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24 Cards in this Set

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Adaptive life cycle

This is a project life cycle that anticipates many changes to the project scope and demands highly involved project stakeholders. Because change happens often, change control is managed tightly by the project manager. This approach is also known as the agile project management methodology

Balanced matrix structure

An organization where organizational resources are pooled into one project team, but the functional managers and the project managers share the project power.

Composite structure

An organization that creates a blend of the functional, matrix, and projectized structures.

Customer/user

The person(s) who will pay for and use the project's deliverables.

Deliverable

A verifiable, measurable product or service created by a phase and/or a project.

Functional structure

An organization that is divided into functions, and each employee has one clear functional manager. Each department acts independently of the other departments. A project manager in this structure has little to no power and may be called a project coordinator.

Influencers

Persons who can positively or negatively influence a project's ongoing activities and/or the project's likelihood of success.

Kill point

The review of a phase to determine if it accomplished its requirements. Signals an opportunity to kill the project if it should not continue.

Negative stakeholder

A stakeholder who does not want a project to succeed. He or she may try to negatively influence the project and help it fail.

Performing organization

The organization whose employees or members are most directly involved in the project work.

Phase

The logical division of a project based on the work or deliverable completed within that phase. Common examples include the phases within construction, software development, or manufacturing.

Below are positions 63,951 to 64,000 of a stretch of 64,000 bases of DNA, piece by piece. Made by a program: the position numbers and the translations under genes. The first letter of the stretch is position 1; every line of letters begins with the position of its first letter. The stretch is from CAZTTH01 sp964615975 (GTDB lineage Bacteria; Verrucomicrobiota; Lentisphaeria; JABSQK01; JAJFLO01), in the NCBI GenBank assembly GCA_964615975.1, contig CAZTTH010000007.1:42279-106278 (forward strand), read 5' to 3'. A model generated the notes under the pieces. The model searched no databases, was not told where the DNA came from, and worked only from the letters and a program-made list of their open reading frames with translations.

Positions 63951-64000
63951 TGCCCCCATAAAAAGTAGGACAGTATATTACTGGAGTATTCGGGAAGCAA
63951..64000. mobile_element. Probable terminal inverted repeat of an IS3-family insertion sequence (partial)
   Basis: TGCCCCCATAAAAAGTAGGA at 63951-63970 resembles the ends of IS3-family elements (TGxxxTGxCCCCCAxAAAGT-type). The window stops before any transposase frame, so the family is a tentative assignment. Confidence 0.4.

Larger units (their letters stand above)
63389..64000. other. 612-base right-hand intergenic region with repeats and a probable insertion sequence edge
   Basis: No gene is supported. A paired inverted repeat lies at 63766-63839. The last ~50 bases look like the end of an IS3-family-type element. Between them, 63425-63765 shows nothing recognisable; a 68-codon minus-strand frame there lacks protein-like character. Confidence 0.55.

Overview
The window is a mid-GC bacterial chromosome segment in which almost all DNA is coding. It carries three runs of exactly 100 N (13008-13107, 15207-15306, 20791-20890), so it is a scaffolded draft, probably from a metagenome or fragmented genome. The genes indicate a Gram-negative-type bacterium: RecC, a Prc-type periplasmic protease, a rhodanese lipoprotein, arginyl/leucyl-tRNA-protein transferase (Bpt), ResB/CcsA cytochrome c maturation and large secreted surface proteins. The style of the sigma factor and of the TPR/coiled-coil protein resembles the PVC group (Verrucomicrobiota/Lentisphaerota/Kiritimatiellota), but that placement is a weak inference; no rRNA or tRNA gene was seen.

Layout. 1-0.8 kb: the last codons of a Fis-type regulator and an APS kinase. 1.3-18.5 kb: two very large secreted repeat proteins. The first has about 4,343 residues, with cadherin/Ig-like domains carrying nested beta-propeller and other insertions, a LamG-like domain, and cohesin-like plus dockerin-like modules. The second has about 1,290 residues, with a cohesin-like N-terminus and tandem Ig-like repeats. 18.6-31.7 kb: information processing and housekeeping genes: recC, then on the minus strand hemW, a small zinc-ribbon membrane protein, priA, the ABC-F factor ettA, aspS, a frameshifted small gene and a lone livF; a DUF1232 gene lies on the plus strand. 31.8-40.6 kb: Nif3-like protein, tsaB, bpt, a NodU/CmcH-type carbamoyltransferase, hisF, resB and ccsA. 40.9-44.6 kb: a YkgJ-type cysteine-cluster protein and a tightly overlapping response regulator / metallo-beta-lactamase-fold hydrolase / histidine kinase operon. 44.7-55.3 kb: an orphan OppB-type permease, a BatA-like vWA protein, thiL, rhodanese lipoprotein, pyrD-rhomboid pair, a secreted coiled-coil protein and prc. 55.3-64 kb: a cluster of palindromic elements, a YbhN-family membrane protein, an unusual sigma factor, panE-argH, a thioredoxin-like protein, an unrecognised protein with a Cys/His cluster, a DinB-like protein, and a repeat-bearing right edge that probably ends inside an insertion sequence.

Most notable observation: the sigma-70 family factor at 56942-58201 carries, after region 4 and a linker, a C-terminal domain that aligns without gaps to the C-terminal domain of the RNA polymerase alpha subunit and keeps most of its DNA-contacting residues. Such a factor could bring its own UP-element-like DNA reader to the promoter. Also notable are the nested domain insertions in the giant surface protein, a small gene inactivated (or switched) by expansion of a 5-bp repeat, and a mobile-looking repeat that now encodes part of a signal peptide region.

Phase exit

The review of a phase to determine if it accomplished its requirements. It signals the exiting of one phase and the entering of another.

Phase gate

The review of a phase to determine if it accomplished its requirements. Like a phase exit, a phase gate shows the qualifications to move from one phase to another.

Phase-end review

The review of a phase to determine if it accomplished its requirements. A phase-end review is also called a phase exit, a phase gate, and a kill point.

Positive stakeholder

A stakeholder who wants a project to exist and succeed. He or she may try to positively influence the project and help it succeed.

Predictive life cycle

Also called a plan-driven approach, is a life cycle that "predicts" the work that will happen in each phase of the project. The project plan, time, cost, and scope are defined early in the project and predict what is to happen in the project.

Product life cycle

The life cycle of the product a project creates. For example, a project can create a piece of software; the software then has its own life cycle until it becomes defunct.

Project life cycle

The collection of phases from the start of a project to its completion.

Project management office (PMO)

A business unit that centralizes the operations and procedures of all projects within the organization. Supports the project manager through software, templates, and administrative support. Can exist in any organizational structure, but it is most common in matrix and projectized structures.

Project management system

The defined set of rules, policies, and procedures that a project manager follows and utilizes to complete the project.

Project stakeholder

Anyone who has a vested interest in a project's operation and/or its outcome.

Projectized structure

An organization that assigns a project team to one project for the duration of the project life cycle. The project manager has high-to-almost-complete project power.

Strong matrix structure

An organization where organizational resources are pooled into one project team, but the functional managers have less project power than the project manager.

Weak matrix structure

An organization where organizational resources are pooled into one project team, but the functional managers have more project power than the project manager.